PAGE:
Water is the most important element in the search for traces of life in the Universe. Without water, scientists believe that it is impossible for life to develop. So knowing when the latter appeared in our Universe is a primordial question.
It is very difficult to imagine what Earth could have looked like when it first started as planets. If the image of a lava ball is often mentioned, the latter is today criticized and the construction of the Earth is much more complex. But when scientists take a look at the beginnings of the Universe, things get even tougher. Indeed, if the Big Bang theory is accepted today by the scientific community, it has not ruled out all the gray areas concerning the construction of our universe.
Thus a recent study carried out by an international team of researchers concluded that water could have arrived very early in the history of the Universe. To understand, it is now almost certain that the Universe is 13.7 or 13.8 billion years old, at least in the form we know it to be. Our planet Earth is barely a few billion years old, and life appeared here around 4.5 billion years ago.
But scientists have already known, and for a long time, that water, an element sine qua non to the formation of life as we know it, appeared elsewhere than on Earth long before our blue ball was born. Thus a new study of the cosmological diffuse background, the first radiations of the Universe, made it possible to find traces of water in the primitive galaxies of the Universe more than 12 billion years ago. This find pushes back the presence of water in our Universe by more than a billion years.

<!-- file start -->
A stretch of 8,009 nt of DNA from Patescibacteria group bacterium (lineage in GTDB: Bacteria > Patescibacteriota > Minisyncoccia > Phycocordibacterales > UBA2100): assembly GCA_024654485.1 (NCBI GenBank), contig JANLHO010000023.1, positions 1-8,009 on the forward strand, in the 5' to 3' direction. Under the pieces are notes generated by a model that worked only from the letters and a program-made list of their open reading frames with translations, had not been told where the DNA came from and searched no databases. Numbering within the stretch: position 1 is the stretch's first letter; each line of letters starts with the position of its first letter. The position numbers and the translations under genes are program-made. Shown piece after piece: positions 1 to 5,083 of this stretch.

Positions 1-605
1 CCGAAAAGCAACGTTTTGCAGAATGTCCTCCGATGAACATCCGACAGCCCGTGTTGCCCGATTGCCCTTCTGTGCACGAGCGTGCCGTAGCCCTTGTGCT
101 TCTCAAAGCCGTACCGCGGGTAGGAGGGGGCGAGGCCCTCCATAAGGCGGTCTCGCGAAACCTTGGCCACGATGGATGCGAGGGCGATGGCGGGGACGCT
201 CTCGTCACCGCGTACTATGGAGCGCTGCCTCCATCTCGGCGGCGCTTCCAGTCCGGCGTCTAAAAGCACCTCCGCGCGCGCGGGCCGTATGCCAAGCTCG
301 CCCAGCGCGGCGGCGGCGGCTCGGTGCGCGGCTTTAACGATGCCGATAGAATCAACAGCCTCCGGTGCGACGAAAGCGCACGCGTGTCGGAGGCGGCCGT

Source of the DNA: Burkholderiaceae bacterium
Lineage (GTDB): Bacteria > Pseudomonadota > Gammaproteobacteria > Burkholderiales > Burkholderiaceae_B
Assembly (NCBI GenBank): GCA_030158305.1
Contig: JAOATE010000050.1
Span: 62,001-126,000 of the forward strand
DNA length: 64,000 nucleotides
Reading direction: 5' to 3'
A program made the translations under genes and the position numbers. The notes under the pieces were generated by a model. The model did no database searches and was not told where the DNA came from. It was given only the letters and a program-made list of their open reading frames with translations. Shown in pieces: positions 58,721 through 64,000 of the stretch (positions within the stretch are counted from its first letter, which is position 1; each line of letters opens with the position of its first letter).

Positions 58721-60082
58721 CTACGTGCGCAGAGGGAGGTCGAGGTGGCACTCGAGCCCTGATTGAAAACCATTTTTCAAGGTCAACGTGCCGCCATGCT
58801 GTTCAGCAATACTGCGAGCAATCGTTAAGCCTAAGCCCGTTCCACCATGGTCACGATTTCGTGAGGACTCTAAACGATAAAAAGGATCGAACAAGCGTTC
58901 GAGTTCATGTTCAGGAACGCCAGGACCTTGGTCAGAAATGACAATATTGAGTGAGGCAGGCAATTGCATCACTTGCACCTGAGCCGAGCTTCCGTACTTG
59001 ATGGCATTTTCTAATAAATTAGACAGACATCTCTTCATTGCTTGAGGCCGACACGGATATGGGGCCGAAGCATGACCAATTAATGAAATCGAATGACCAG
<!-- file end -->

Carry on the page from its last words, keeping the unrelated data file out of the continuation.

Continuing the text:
Water and carbon monoxide, but no life?
The pair of galaxies observed by scientists known as SPT0311-58 is 12.88 billion years old. At that time the Universe had not yet celebrated its first billion years, it was still at the very beginning of its life. Yet within these galaxies, researchers have managed to find traces of carbon monoxide and water. Two elements which for us, from the Earth, immediately make us think of proofs of the presence of life. But things are actually much more complicated.
So if the presence of water is excellent news from a scientific point of view, the researchers do not want to raise unrealistic hopes with their discovery. Indeed it is more than unlikely that these traces of water are there because life existed in these galaxies. This discovery is nonetheless very interesting. Indeed, the galaxies studied here are among the most massive in the early Universe. They are therefore perfect playgrounds for scientists, who can find molecules in abundance there.